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Soil, land care and environmental research
RESEARCH ARTICLE

Priming of soil decomposition leads to losses of carbon in soil treated with cow urine

S. M. Lambie A D , L. A. Schipper B , M. R. Balks B and W. T. Baisden C

A Landcare Research, Private Bag 3127, Hamilton, New Zealand.

B University of Waikato, Gate 1 Knighton Road, Private Bag 3105, Hamilton 3240, New Zealand.

C GNS Science, National Isotope Centre, PO Box 30–368, Lower Hutt 5040, New Zealand.

D Corresponding author: Email: lambies@landcareresearch.co.nz

Soil Research 51(6) 513-520 http://dx.doi.org/10.1071/SR13148
Submitted: 6 May 2013  Accepted: 20 August 2013   Published: 24 October 2013

Abstract

The extent to which priming of soil carbon (C) decomposition following treatment with cow urine leads to losses of soil C has not been fully investigated. However, this may be an important component of the carbon (C) cycle in intensively grazed pastures. Our objective was to determine soil C losses via priming in soil treated with cow urine and artificial urine. Cow urine, water, 14C-urea artificial urine, and 14C-glucose artificial urine were applied to repacked soil cores and incubated at 25°C for 84 days. We used radio-labelled artificial urine to determine the extent to which urea hydrolysis contributed to elevated carbon dioxide (CO2) emissions in urine-treated soil and as a comparison to the priming effects of cow urine. Water-soluble C, pH, dehydrogenase activity, urease activity, and CO2 evolution were monitored during the incubation. Priming of soil C decomposition (more CO2-C evolved than was added as a C source) in the cow urine treatment was 4.2 ± 0.7 mg C g–1 (5.2 ± 0.9% of soil C concentration, corrected for water control). In the cow urine treatment, ~54% of retained urea was hydrolysed and it contributed 0.4 ± 0.1 mg CO2-C g–1 to total CO2 fluxes. Low urea hydrolysis may have been due to decreased urease activity in the cow urine treatment due to the large amounts of urea present and the increased pH. Dehydrogenase activity was elevated immediately after cow urine application, and indicates that priming was likely due to heightened microbial activity. Negative priming (less CO2-C evolved than was added as a C source) was measured in the artificial urine treatments and this may reflect the differences in composition between the cow and artificial urines. Solubilisation of soil C was also found in the artificial urine treatments, but it did not appear to be correlated with increased pH or periods of greater urea hydrolysis. While cow urine decreased soil C by positively priming soil C decomposition, our artificial urine did not. Therefore, caution is recommended when using artificial urine for C-cycling research. The mechanisms by which both increased soil pH and priming occurs in urine-treated soils require further investigation.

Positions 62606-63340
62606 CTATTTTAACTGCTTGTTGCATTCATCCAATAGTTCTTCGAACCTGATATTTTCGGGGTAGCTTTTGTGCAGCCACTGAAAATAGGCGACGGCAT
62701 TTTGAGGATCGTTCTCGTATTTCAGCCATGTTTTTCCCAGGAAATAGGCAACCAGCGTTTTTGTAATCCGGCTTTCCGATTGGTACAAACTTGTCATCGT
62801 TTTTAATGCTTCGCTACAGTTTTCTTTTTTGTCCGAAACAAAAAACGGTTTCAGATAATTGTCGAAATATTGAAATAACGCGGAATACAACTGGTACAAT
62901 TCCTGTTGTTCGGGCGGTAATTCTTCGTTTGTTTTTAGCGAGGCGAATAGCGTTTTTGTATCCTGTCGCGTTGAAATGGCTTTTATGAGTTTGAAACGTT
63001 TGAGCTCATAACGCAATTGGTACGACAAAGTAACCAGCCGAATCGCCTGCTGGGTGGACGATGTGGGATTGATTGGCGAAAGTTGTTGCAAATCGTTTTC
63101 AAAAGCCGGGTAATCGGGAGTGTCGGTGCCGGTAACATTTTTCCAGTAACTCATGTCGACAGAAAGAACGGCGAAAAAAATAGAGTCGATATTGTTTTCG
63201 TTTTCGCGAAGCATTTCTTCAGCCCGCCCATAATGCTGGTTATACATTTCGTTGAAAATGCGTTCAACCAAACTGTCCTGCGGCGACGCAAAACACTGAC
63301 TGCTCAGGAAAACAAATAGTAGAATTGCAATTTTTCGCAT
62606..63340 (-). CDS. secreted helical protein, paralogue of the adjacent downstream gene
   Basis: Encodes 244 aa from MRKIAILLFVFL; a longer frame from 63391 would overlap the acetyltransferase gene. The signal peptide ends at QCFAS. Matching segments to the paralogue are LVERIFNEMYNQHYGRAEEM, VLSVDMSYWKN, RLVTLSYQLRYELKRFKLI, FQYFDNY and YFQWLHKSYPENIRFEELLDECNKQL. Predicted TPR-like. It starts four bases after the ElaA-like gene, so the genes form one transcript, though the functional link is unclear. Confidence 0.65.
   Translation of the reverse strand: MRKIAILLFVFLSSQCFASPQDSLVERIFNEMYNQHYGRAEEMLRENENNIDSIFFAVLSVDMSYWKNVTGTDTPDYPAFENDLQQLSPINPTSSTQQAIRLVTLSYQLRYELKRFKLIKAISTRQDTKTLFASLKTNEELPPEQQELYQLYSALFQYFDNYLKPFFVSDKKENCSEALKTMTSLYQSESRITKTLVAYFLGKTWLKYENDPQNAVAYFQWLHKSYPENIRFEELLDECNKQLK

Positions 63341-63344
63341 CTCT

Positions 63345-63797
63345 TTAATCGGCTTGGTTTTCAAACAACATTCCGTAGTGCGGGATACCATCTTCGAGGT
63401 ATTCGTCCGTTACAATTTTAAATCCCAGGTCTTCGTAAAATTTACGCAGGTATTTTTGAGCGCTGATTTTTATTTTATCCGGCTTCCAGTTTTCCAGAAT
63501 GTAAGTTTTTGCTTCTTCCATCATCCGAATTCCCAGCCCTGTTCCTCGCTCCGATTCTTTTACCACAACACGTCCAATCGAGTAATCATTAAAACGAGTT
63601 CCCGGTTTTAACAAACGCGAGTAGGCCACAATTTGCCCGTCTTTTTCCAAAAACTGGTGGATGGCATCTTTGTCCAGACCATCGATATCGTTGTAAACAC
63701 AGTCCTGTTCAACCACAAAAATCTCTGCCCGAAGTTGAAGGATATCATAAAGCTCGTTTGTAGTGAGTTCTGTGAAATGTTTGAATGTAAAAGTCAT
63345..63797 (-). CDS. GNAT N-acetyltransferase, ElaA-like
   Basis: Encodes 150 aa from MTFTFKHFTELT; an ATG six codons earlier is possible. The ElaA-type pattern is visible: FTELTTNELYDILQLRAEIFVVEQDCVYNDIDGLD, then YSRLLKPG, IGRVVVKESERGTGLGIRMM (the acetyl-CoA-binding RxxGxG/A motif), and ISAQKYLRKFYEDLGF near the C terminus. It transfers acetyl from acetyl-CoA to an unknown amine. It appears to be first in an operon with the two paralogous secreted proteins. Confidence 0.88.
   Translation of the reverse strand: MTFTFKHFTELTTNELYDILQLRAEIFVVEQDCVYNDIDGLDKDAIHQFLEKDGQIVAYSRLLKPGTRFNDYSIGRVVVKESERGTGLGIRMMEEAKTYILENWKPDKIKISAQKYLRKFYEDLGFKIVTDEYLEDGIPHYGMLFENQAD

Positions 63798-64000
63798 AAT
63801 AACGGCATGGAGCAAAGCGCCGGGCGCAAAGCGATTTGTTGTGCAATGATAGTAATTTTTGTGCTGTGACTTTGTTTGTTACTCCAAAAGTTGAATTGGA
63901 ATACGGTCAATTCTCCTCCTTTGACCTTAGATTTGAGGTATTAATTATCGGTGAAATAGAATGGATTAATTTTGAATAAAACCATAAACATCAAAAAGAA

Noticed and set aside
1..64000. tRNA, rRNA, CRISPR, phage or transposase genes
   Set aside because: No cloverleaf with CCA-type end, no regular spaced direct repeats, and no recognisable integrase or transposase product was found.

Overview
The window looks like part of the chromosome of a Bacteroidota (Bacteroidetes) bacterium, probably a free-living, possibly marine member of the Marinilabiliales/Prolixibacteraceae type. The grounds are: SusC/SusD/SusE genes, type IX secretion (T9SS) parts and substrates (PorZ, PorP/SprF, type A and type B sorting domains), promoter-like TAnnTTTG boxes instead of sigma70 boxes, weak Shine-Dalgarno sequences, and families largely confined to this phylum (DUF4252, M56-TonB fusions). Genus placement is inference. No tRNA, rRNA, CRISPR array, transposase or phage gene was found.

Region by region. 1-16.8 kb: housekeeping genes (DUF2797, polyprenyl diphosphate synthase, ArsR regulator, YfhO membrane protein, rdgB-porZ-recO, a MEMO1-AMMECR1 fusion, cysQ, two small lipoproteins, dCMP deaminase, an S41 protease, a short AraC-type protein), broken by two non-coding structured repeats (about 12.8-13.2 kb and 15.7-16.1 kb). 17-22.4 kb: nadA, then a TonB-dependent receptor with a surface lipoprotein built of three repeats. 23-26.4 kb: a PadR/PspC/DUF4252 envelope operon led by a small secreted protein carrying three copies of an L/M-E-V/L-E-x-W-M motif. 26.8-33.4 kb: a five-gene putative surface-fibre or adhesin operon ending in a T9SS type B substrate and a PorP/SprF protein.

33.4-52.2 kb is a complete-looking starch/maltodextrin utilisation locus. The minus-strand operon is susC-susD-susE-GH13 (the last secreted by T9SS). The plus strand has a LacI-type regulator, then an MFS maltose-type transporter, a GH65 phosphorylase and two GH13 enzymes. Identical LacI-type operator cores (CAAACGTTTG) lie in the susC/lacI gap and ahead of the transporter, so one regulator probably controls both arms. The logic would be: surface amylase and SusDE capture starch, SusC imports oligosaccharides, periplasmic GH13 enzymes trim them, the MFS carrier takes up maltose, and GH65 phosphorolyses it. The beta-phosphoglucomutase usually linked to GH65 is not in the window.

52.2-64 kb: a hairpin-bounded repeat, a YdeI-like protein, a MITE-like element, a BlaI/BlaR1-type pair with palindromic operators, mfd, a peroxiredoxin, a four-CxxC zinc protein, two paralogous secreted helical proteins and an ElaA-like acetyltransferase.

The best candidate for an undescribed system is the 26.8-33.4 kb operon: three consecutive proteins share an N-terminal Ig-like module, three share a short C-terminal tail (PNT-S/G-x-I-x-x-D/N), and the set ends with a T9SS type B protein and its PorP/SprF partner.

Additional keywords: artificial urine, CO2, dehydrogenase, radio-labelled, urea hydrolysis, urease.


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